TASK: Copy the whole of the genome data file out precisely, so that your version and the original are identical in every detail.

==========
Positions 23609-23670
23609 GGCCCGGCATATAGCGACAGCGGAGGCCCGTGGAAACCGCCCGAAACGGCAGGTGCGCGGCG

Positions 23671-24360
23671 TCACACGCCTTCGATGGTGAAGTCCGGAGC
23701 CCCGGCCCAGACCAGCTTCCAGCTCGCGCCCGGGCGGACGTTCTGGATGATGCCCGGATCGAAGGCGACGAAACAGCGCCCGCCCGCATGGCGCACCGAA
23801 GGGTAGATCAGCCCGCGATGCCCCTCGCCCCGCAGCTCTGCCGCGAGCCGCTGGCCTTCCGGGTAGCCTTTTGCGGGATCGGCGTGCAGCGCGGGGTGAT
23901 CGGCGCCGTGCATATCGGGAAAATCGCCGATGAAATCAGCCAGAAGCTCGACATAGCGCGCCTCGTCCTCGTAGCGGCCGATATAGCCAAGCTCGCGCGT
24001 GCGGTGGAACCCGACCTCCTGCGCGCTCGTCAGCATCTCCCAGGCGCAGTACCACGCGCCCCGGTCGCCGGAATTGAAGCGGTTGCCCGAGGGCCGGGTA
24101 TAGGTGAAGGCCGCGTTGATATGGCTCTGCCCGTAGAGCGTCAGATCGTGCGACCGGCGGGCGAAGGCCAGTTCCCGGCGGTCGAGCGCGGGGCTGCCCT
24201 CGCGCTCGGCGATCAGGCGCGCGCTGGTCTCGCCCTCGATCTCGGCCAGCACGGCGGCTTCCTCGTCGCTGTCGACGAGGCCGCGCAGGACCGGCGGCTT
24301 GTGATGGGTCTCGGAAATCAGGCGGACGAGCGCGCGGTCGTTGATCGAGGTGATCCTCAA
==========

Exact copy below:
Positions 23609-23670
23609 GGCCCGGCATATAGCGACAGCGGAGGCCCGTGGAAACCGCCCGAAACGGCAGGTGCGCGGCG

Positions 23671-24360
23671 TCACACGCCTTCGATGGTGAAGTCCGGAGC
23701 CCCGGCCCAGACCAGCTTCCAGCTCGCGCCCGGGCGGACGTTCTGGATGATGCCCGGATCGAAGGCGACGAAACAGCGCCCGCCCGCATGGCGCACCGAA
23801 GGGTAGATCAGCCCGCGATGCCCCTCGCCCCGCAGCTCTGCCGCGAGCCGCTGGCCTTCCGGGTAGCCTTTTGCGGGATCGGCGTGCAGCGCGGGGTGAT
23901 CGGCGCCGTGCATATCGGGAAAATCGCCGATGAAATCAGCCAGAAGCTCGACATAGCGCGCCTCGTCCTCGTAGCGGCCGATATAGCCAAGCTCGCGCGT
24001 GCGGTGGAACCCGACCTCCTGCGCGCTCGTCAGCATCTCCCAGGCGCAGTACCACGCGCCCCGGTCGCCGGAATTGAAGCGGTTGCCCGAGGGCCGGGTA
24101 TAGGTGAAGGCCGCGTTGATATGGCTCTGCCCGTAGAGCGTCAGATCGTGCGACCGGCGGGCGAAGGCCAGTTCCCGGCGGTCGAGCGCGGGGCTGCCCT
24201 CGCGCTCGGCGATCAGGCGCGCGCTGGTCTCGCCCTCGATCTCGGCCAGCACGGCGGCTTCCTCGTCGCTGTCGACGAGGCCGCGCAGGACCGGCGGCTT
24301 GTGATGGGTCTCGGAAATCAGGCGGACGAGCGCGCGGTCGTTGATCGAGGTGATCCTCAA